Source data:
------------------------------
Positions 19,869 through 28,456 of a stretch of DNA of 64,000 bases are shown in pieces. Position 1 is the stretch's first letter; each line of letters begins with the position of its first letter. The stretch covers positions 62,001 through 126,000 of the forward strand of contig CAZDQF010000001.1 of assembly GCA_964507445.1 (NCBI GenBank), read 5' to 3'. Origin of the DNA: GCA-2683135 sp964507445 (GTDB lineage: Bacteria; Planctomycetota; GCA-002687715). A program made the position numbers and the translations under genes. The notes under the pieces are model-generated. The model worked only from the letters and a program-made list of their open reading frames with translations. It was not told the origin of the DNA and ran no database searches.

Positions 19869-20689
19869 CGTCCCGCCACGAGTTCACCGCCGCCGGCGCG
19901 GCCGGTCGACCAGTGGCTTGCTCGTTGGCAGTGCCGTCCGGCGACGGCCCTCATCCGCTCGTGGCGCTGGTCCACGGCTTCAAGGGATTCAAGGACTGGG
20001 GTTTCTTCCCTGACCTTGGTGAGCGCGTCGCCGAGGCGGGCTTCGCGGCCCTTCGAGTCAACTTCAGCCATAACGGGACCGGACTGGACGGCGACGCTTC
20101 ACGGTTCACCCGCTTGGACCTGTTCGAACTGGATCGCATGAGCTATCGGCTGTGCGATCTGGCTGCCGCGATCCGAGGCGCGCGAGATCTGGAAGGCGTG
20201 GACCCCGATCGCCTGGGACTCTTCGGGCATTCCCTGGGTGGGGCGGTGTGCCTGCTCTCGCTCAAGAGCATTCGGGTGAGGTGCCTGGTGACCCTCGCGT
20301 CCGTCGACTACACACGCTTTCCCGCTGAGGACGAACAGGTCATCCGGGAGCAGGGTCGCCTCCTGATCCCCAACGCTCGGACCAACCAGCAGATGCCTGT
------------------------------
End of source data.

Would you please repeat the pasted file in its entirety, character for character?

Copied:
Positions 19,869 through 28,456 of a stretch of DNA of 64,000 bases are shown in pieces. Position 1 is the stretch's first letter; each line of letters begins with the position of its first letter. The stretch covers positions 62,001 through 126,000 of the forward strand of contig CAZDQF010000001.1 of assembly GCA_964507445.1 (NCBI GenBank), read 5' to 3'. Origin of the DNA: GCA-2683135 sp964507445 (GTDB lineage: Bacteria; Planctomycetota; GCA-002687715). A program made the position numbers and the translations under genes. The notes under the pieces are model-generated. The model worked only from the letters and a program-made list of their open reading frames with translations. It was not told the origin of the DNA and ran no database searches.

Positions 19869-20689
19869 CGTCCCGCCACGAGTTCACCGCCGCCGGCGCG
19901 GCCGGTCGACCAGTGGCTTGCTCGTTGGCAGTGCCGTCCGGCGACGGCCCTCATCCGCTCGTGGCGCTGGTCCACGGCTTCAAGGGATTCAAGGACTGGG
20001 GTTTCTTCCCTGACCTTGGTGAGCGCGTCGCCGAGGCGGGCTTCGCGGCCCTTCGAGTCAACTTCAGCCATAACGGGACCGGACTGGACGGCGACGCTTC
20101 ACGGTTCACCCGCTTGGACCTGTTCGAACTGGATCGCATGAGCTATCGGCTGTGCGATCTGGCTGCCGCGATCCGAGGCGCGCGAGATCTGGAAGGCGTG
20201 GACCCCGATCGCCTGGGACTCTTCGGGCATTCCCTGGGTGGGGCGGTGTGCCTGCTCTCGCTCAAGAGCATTCGGGTGAGGTGCCTGGTGACCCTCGCGT
20301 CCGTCGACTACACACGCTTTCCCGCTGAGGACGAACAGGTCATCCGGGAGCAGGGTCGCCTCCTGATCCCCAACGCTCGGACCAACCAGCAGATGCCTGT